It’s not as nippy as some scooters in the 125cc bracket, but the engine provides more than enough power to keep up with urban traffic. The feel is not what you’d initially expect. You may think (as I did) that this would be a heavy, cumbersome unit to wrestle around. You could even think that it would feel wayward (possibly disconnected and numb). This is not the case at all; riding along the road it feels so close to that of a normal 125cc scooter that you soon drop into a normal riding style in no time whatsoever. Initially I did still have some misconceptions, but the Tricity washed them away rapidly. Its front end (due to the well-placed centre of gravity and twin tyres which are slightly narrower than standard) is light, but not washy.
The suspension and chassis are particularly well balanced with no undue feelings of being disconnected from what’s happening under those two front tyres, which do give a larger surface contact area; not too stiff or floaty in feel, but planted and direct. Its balanced braking (tested on a private road away from traffic) is an almost gravity-defying, physics bending experience. That increased surface area of rubber creating friction on the road and obviously the extra front disc pull you up so quick that the first time it almost took me by surprise. The underseat storage is large enough for an open face helmet or a large shopping bag; a small-but-useful front glovebox and a bag hook between your legs adds extra storage capability.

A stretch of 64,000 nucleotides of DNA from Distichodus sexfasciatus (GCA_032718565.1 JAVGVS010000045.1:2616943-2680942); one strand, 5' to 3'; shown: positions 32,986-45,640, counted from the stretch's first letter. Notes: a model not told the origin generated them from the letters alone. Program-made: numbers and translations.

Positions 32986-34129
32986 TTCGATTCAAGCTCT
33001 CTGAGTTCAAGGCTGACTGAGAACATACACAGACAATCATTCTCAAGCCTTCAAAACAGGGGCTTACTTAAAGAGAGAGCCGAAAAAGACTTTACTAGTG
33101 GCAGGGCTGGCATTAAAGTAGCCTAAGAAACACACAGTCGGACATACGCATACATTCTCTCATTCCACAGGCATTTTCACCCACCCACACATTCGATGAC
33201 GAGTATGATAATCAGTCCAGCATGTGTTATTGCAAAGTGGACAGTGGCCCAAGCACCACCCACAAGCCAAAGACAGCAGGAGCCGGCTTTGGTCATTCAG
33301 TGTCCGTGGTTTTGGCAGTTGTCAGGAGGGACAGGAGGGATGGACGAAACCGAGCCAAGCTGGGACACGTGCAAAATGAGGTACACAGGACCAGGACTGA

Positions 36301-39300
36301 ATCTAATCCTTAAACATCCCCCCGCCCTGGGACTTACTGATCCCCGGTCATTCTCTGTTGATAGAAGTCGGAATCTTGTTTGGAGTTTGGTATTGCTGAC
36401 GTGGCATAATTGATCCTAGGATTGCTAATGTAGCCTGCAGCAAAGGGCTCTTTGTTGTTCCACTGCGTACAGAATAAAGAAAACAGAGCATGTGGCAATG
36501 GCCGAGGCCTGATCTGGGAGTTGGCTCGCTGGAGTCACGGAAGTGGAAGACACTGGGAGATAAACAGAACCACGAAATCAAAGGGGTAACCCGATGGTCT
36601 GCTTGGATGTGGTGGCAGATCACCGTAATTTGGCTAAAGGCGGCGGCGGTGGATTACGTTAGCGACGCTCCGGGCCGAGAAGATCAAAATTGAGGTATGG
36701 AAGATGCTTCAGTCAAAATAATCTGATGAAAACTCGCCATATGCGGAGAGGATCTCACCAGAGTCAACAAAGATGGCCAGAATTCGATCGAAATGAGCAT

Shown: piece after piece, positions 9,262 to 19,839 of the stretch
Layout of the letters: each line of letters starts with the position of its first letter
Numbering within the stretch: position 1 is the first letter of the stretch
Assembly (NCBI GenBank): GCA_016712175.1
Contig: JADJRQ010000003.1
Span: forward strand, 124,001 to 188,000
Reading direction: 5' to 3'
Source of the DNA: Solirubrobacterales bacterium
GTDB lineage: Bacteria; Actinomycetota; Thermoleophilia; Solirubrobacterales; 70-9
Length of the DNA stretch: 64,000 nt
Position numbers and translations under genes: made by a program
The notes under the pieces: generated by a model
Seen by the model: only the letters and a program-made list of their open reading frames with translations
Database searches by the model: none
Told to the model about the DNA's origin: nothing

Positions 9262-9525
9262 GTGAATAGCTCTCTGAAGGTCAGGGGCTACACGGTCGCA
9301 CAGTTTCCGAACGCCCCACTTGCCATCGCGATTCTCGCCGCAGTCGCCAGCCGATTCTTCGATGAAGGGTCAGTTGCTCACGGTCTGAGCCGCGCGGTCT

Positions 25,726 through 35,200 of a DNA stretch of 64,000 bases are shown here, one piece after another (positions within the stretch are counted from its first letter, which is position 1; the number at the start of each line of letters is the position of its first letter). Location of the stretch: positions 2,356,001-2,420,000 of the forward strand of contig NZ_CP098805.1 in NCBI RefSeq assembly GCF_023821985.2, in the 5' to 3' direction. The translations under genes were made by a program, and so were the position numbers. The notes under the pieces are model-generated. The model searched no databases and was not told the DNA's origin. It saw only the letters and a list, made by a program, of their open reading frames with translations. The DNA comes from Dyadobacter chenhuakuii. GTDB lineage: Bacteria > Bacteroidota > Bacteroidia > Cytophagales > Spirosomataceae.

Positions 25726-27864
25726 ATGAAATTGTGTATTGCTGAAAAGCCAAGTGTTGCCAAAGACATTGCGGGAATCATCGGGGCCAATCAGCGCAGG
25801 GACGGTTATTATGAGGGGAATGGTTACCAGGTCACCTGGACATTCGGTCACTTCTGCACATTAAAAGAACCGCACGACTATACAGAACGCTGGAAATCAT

I took the Tricity on a 23-mile trip, then tackled city traffic and roadworks for a few hours to try and find a weak point in its armour. I could bore you witless with my analogies of handling and efficiencies but I couldn’t find one thing I didn’t like. I found myself pushing the Tricity harder and harder into corners and roundabouts and found the level of traction more than surprising. I’m not saying that it’s flawless and did at one point, go a bit too far and lost the front end for a moment. Oops!
You get lots of stares due to that extra front wheel – not a bad thing at all. I ended the day with a 15-mile drive in the dark on narrow B-roads to test how the lights performed. As with nearly all the Yamahas I’ve ridden they didn’t disappoint. The dip is more than powerful enough at what I’d call normal road speed and full beam gives a great spread and throw. The indicators are also really bright and leave other road users with no excuse for not knowing which way you’re telling them you’re going.
This is a well-balanced, clever machine, a true step in what could be a new direction. Looking at what the Yamaha engineers have crafted, you’ve no choice but to be enthralled, or even surprised with the outcome. For the commuter this machine offers a real break from the norm; a stable platform and confident-feeling scooter that’s failed to show me any weak points. The front end is marginally wider than on two-wheeled Yamaha scooter, but filtering is no issue and I gained in confidence. And should you be caught in adverse weather you can rely on the extra traction to make your journey hopefully be just that little bit safer.